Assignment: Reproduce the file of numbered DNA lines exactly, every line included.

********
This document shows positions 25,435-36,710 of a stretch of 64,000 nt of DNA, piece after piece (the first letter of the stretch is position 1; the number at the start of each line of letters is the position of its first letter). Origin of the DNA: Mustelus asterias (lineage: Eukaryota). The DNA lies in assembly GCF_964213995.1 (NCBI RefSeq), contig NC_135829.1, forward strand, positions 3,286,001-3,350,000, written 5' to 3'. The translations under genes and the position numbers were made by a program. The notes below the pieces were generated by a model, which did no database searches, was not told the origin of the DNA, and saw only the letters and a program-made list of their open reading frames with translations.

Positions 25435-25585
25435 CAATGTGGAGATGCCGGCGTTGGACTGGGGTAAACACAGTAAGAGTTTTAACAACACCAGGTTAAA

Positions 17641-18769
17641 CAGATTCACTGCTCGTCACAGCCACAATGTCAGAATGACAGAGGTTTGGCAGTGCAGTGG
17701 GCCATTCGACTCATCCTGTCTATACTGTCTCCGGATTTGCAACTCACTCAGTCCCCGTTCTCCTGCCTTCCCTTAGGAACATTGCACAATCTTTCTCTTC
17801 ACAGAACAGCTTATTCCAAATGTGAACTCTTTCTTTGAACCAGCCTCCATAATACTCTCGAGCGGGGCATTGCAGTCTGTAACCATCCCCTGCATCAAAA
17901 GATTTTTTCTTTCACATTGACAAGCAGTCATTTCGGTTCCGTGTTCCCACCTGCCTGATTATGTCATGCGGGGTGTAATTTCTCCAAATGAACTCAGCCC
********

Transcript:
This document shows positions 25,435-36,710 of a stretch of 64,000 nt of DNA, piece after piece (the first letter of the stretch is position 1; the number at the start of each line of letters is the position of its first letter). Origin of the DNA: Mustelus asterias (lineage: Eukaryota). The DNA lies in assembly GCF_964213995.1 (NCBI RefSeq), contig NC_135829.1, forward strand, positions 3,286,001-3,350,000, written 5' to 3'. The translations under genes and the position numbers were made by a program. The notes below the pieces were generated by a model, which did no database searches, was not told the origin of the DNA, and saw only the letters and a program-made list of their open reading frames with translations.

Positions 25435-25585
25435 CAATGTGGAGATGCCGGCGTTGGACTGGGGTAAACACAGTAAGAGTTTTAACAACACCAGGTTAAA

Positions 17641-18769
17641 CAGATTCACTGCTCGTCACAGCCACAATGTCAGAATGACAGAGGTTTGGCAGTGCAGTGG
17701 GCCATTCGACTCATCCTGTCTATACTGTCTCCGGATTTGCAACTCACTCAGTCCCCGTTCTCCTGCCTTCCCTTAGGAACATTGCACAATCTTTCTCTTC
17801 ACAGAACAGCTTATTCCAAATGTGAACTCTTTCTTTGAACCAGCCTCCATAATACTCTCGAGCGGGGCATTGCAGTCTGTAACCATCCCCTGCATCAAAA
17901 GATTTTTTCTTTCACATTGACAAGCAGTCATTTCGGTTCCGTGTTCCCACCTGCCTGATTATGTCATGCGGGGTGTAATTTCTCCAAATGAACTCAGCCC